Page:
Hearings on Rohingya genocide case set for February at World Court

"A hybrid hearing (is) set to commence on the 21st of February, 2022," Gambian Attorney General Dawda Jallow said

  
Noor Banu, 32, has a wound treated at a makeshift medical centre after a fire broke out earlier this week that destroyed thousands of shelters at the Balukhali refugee camp in Cox's Bazar, Bangladesh, March 26, 2021. REUTERS/Mohammad Ponir Hossain

Noor Banu, 32, has a wound treated at a makeshift medical centre after a fire broke out earlier this week that destroyed thousands of shelters at the Balukhali refugee camp in Cox's Bazar, Bangladesh, March 26, 2021. REUTERS/Mohammad Ponir Hossain

DAKAR/THE HAGUE- Representatives of Myanmar's junta are expected to challenge the jurisdiction of the World Court to hear allegations the country committed genocide against its Rohingya minority in a fresh round of hearings from Feb. 21, the attorney general of Gambia, which brought the case, told Reuters on Friday.

"A hybrid hearing (is) set to commence on the 21st of February, 2022," Gambian Attorney General Dawda Jallow said. He added that Aung San Suu Kyi, who led Myanmar's defence at the first public hearings in 2019 but has since been deposed by the military, had been formally replaced as its top representative in the case.

A hybrid hearing is a procedure where some of the participants are present in person and others participate online due to COVID-19 measures.

More than 730,000 Rohingya fled Myanmar after a military-led crackdown in 2017, and were forced into squalid camps across the border in Bangladesh. U.N. investigators concluded that the military campaign had been executed with "genocidal intent".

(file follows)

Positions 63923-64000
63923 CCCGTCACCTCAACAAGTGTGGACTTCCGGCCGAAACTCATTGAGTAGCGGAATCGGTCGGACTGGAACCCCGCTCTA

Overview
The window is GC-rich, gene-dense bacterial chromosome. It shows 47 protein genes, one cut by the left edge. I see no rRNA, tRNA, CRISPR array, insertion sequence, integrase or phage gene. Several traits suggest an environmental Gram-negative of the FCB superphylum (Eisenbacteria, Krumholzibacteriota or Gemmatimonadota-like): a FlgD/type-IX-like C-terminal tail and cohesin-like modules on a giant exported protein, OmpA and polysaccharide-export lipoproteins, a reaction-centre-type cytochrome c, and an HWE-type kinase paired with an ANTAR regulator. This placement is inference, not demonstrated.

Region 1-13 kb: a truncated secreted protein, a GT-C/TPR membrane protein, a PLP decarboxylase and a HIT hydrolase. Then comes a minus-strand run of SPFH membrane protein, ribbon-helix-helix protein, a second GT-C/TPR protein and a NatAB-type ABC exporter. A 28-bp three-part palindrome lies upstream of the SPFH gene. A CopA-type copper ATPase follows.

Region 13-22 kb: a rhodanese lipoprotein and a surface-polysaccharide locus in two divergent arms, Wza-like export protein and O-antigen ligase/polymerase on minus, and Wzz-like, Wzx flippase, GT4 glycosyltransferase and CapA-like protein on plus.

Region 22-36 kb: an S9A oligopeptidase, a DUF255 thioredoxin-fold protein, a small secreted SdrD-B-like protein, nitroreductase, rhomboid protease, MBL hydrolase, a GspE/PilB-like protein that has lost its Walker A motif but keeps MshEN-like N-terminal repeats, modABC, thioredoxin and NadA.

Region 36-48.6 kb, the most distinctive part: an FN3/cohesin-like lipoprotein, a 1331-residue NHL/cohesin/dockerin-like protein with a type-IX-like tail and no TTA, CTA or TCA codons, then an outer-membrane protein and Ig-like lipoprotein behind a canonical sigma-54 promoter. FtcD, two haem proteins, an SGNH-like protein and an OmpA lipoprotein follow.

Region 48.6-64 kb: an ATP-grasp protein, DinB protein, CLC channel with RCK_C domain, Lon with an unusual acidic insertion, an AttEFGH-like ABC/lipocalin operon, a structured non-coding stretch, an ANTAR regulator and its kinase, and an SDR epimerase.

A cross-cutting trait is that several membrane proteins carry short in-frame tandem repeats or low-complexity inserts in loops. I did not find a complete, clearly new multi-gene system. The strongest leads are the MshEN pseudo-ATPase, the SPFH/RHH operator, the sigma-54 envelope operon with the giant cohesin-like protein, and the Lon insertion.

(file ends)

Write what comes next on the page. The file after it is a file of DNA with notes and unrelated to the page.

An ICJ spokesperson declined to confirm dates for a new hearing had been scheduled.

In December 2019 Nobel peace prize laureate Suu Kyi, then Myanmar's civilian leader, personally attended hearings at The Hague to ask judges to dismiss the case.

She was deposed in a 2021 coup and has since been sentenced to six years in detention and faces a slew of further charges. The army takeover of the democratically elected government led to widespread protests. 

The military government has been fighting for international recognition and could be eager for the opportunity to show themselves as Myanmar's legitimate representatives at the U.N.'s top court.

Sources close to the case say the junta has been engaging with the court to submit court-ordered reports every six months on the situation with the Rohingya. The reports are not public.

The next step in ICJ proceedings is Myanmar's challenge to the jurisdiction of the court. The question if genocide was committed in Myanmar will be dealt with in later hearings.

(Reporting by Aaron Ross in Dakar and Stephanie van den Berg in The Hague; Editing by Toby Chopra and Alex Richardson) ((Stephanie.vandenBerg@thomsonreuters.com;))


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